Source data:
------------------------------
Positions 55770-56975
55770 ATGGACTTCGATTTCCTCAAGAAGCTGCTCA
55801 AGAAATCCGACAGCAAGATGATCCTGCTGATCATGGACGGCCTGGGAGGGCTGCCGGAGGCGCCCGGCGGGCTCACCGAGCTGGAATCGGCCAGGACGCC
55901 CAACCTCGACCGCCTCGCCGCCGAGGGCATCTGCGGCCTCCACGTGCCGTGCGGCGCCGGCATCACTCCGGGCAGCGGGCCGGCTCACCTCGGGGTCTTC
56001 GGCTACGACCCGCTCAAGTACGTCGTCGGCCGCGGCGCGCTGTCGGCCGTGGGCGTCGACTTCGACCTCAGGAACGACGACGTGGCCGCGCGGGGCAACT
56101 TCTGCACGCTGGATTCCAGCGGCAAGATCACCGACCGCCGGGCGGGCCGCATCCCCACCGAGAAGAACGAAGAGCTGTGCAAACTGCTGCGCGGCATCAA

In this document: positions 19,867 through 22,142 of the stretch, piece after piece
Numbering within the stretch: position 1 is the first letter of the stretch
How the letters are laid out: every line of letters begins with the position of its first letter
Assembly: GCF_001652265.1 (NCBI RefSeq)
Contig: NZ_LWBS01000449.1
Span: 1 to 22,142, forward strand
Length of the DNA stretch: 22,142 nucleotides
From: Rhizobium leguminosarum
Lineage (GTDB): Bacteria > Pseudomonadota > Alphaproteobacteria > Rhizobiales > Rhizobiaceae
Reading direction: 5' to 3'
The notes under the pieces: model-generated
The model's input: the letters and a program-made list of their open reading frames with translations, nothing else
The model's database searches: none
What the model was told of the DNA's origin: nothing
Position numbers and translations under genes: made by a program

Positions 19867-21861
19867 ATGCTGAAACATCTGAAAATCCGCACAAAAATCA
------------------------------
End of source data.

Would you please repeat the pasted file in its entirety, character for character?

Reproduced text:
Positions 55770-56975
55770 ATGGACTTCGATTTCCTCAAGAAGCTGCTCA
55801 AGAAATCCGACAGCAAGATGATCCTGCTGATCATGGACGGCCTGGGAGGGCTGCCGGAGGCGCCCGGCGGGCTCACCGAGCTGGAATCGGCCAGGACGCC
55901 CAACCTCGACCGCCTCGCCGCCGAGGGCATCTGCGGCCTCCACGTGCCGTGCGGCGCCGGCATCACTCCGGGCAGCGGGCCGGCTCACCTCGGGGTCTTC
56001 GGCTACGACCCGCTCAAGTACGTCGTCGGCCGCGGCGCGCTGTCGGCCGTGGGCGTCGACTTCGACCTCAGGAACGACGACGTGGCCGCGCGGGGCAACT
56101 TCTGCACGCTGGATTCCAGCGGCAAGATCACCGACCGCCGGGCGGGCCGCATCCCCACCGAGAAGAACGAAGAGCTGTGCAAACTGCTGCGCGGCATCAA

In this document: positions 19,867 through 22,142 of the stretch, piece after piece
Numbering within the stretch: position 1 is the first letter of the stretch
How the letters are laid out: every line of letters begins with the position of its first letter
Assembly: GCF_001652265.1 (NCBI RefSeq)
Contig: NZ_LWBS01000449.1
Span: 1 to 22,142, forward strand
Length of the DNA stretch: 22,142 nucleotides
From: Rhizobium leguminosarum
Lineage (GTDB): Bacteria > Pseudomonadota > Alphaproteobacteria > Rhizobiales > Rhizobiaceae
Reading direction: 5' to 3'
The notes under the pieces: model-generated
The model's input: the letters and a program-made list of their open reading frames with translations, nothing else
The model's database searches: none
What the model was told of the DNA's origin: nothing
Position numbers and translations under genes: made by a program

Positions 19867-21861
19867 ATGCTGAAACATCTGAAAATCCGCACAAAAATCA